Skift editors were struck by this chart of Wyndham’s stock price as of Friday. Investors continue to behave as if it would be a good thing for the world’s largest hotel franchisor to merge with another player. Sustained investor pressure on that score might prompt Wyndham’s management to change strategy at some point.
Shares spiked on Wednesday after the Wall Street Journal floated a rumor that Choice Hotels wanted to buy Wyndham. Analysts quickly cast doubts that any deal would materialize.
Yet Wyndham’s shares remained elevated even when analysts like those at Baird poured cold water on this rumor. Many investors seem to dare to hope that a merger or takeover by some player will happen.
So why would investors cheer an offer for Wyndham?
Baird Equity Research held meetings with Wyndham’s management team after the announcement.
“The company continues to believe the stock is trading at a ‘significant and unwarranted discount,'” wrote the Baird analysts, who agree with management’s view.
To be clear, Baird analysts like Wyndham’s management and neither call for nor predict a merger. But in a flash report, Baird analysts suggested some reasons about why Wyndham’s stock had “underperformed” before the merger rumors.
“The list of potential reasons (among others) includes: growing competition in the lower-end chain scales; recent banking/financing uncertainties that might disproportionately impact Wyndham’s development pipeline; and Wyndham’s typical customer, which has an average household income of $91K, potentially being more impacted from a disposable income perspective due to continued inflationary pressures.”—Michael Bellisario and Jo Choy of Baird.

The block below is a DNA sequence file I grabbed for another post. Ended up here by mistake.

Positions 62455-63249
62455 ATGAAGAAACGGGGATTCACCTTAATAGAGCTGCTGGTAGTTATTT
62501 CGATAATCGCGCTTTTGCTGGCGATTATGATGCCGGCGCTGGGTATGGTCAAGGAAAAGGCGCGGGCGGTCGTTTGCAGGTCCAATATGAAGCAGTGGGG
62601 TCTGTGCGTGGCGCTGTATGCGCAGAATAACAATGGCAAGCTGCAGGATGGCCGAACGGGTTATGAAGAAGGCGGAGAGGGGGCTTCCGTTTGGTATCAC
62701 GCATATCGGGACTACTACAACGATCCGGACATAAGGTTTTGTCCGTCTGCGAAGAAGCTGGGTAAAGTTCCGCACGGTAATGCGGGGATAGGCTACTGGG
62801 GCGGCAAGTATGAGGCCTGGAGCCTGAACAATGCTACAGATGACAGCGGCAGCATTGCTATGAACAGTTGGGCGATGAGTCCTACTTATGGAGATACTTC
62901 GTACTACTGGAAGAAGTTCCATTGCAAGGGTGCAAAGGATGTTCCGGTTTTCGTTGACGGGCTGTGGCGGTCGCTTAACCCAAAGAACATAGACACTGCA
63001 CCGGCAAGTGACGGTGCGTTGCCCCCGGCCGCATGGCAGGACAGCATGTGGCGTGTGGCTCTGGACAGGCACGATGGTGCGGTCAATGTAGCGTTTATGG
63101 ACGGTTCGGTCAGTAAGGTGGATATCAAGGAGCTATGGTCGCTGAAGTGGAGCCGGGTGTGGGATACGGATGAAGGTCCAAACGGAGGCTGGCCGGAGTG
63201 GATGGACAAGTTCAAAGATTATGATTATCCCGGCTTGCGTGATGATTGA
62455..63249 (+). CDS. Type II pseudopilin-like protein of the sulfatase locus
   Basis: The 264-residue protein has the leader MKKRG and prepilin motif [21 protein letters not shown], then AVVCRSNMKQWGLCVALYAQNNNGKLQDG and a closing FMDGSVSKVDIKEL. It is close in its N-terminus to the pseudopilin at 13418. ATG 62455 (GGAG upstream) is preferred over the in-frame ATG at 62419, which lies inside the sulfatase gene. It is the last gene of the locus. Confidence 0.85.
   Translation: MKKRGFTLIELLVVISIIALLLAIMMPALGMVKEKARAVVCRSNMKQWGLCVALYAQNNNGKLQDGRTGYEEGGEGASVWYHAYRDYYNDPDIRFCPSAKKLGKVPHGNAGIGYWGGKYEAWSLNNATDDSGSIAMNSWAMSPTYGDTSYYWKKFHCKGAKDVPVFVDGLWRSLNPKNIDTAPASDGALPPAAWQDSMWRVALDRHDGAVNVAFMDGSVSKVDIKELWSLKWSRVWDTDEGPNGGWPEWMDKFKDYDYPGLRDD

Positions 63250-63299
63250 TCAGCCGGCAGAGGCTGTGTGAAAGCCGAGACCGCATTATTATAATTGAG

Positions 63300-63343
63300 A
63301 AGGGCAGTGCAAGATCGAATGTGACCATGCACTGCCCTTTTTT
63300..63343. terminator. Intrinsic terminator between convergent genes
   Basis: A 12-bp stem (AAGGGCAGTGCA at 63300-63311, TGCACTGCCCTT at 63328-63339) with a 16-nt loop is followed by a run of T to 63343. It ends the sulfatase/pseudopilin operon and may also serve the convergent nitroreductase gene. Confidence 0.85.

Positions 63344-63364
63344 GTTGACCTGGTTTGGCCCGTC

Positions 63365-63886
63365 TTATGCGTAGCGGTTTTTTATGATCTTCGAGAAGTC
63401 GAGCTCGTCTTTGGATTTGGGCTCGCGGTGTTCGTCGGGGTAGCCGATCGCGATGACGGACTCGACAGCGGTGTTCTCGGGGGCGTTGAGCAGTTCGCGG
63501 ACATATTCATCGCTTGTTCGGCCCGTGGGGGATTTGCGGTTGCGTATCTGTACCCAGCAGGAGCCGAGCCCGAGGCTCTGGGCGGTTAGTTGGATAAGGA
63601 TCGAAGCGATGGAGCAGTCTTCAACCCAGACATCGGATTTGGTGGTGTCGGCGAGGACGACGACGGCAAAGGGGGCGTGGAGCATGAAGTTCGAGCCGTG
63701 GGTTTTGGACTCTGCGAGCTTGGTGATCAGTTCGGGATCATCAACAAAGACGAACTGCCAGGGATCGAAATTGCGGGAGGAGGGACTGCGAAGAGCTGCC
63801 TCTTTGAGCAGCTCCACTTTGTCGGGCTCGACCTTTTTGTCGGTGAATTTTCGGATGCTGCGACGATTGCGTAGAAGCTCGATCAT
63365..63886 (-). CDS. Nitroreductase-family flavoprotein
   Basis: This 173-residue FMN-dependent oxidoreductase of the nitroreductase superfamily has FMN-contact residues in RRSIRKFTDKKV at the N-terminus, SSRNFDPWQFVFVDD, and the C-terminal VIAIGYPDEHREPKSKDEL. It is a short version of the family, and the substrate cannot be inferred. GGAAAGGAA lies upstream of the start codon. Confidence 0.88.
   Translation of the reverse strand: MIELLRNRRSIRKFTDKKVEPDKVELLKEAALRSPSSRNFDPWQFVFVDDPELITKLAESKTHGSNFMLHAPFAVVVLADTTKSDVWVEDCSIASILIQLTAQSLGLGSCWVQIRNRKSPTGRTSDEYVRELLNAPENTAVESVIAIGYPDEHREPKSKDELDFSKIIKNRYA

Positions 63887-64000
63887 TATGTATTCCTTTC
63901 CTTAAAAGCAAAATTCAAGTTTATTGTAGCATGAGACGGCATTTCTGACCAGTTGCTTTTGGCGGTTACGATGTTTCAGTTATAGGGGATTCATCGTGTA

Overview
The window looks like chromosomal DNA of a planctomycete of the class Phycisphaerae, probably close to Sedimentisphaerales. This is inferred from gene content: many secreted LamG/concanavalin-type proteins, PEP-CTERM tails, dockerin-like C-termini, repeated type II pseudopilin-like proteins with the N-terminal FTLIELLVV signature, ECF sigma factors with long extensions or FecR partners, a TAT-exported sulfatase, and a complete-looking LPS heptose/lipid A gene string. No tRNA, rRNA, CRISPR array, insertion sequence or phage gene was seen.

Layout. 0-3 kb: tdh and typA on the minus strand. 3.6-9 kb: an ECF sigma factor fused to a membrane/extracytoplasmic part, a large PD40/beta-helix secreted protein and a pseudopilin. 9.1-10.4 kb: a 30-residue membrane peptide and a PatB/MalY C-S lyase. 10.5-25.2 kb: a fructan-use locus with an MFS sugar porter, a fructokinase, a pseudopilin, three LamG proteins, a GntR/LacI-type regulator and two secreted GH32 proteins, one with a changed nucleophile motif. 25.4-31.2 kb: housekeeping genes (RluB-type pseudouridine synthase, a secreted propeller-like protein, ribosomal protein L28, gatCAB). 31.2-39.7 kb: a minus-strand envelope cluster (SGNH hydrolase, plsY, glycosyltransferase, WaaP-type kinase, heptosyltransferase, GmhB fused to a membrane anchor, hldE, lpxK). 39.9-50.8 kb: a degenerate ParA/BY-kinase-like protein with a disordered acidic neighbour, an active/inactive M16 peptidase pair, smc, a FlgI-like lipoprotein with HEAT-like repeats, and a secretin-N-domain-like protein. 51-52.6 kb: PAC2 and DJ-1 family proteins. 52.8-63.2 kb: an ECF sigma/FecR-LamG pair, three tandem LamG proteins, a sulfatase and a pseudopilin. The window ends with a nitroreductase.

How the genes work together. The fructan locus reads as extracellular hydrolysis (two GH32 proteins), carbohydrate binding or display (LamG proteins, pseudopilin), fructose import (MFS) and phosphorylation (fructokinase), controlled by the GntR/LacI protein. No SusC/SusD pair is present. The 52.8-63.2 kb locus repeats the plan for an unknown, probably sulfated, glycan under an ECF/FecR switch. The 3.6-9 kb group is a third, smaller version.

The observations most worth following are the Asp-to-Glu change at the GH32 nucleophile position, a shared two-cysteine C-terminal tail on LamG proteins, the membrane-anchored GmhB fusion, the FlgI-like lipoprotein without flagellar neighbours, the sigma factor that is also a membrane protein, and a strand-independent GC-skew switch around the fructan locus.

Wyndham’s management had retorts to every concern. They said they saw no signs of fundamental slowing in leisure travel demand or in hotel development deal flow, signings, and ability to meet announced targets. Only about two dozen deals in its pipeline appear to face any risk of headwinds because of trouble getting financing because of recent banking and interest rate turmoil.
And yet, the market continues to value Wyndham more when they believe it’s in play. That partly reflect’s an investor mentality. Analyst David Katz at Jeffries estimated this week that any takeover bid might come with a price premium of as much as 30 percent of Wyndham’s stock prices. Some investors, possibly naive, are looking for a quick gain.
Yet Wyndham has weaker earnings growth forecasts for 2024 when compared with Choice Hotels, its competitor with the most overlap in hotel profile.
To paraphrase Baird’s Michael Bellisario and Jo Choy, risks to Wyndham include:
- the sustainability of brand equity and customer loyalty when facing the larger loyalty and co-branded credit card machines of players like Marriott International
- the endurance of its popularity among developers especially as larger groups like Hilton and Hyatt increasingly develop brands in the premium economy sector that Wyndham has heavy exposure to
- exposure to a more price-conscious traveler during macroeconomic headwinds in the context of rivalry from other hotel brand companies
Wyndham’s management capably managed its way through the pandemic and have consistently met their announced targets while avoiding unpleasant surprises. Yet Wyndham’s trades at a noticeable discount to the sum of its parts, according to a few investment banks that cover the stock.
It appears that some investors believe Wyndham would be stronger as part of a larger group that could have more scale efficiencies, such as in a larger loyalty program, an ability to negotiate deeper discounts on things like furniture supplies and commissions for distribution, and back-office synergies.
If investors continue to signal with their pricing behavior frustration with Wyndham for a year or longer, pressure will only grow on Wyndham’s management to adjust their business strategy in response or possibly entertain merger talks.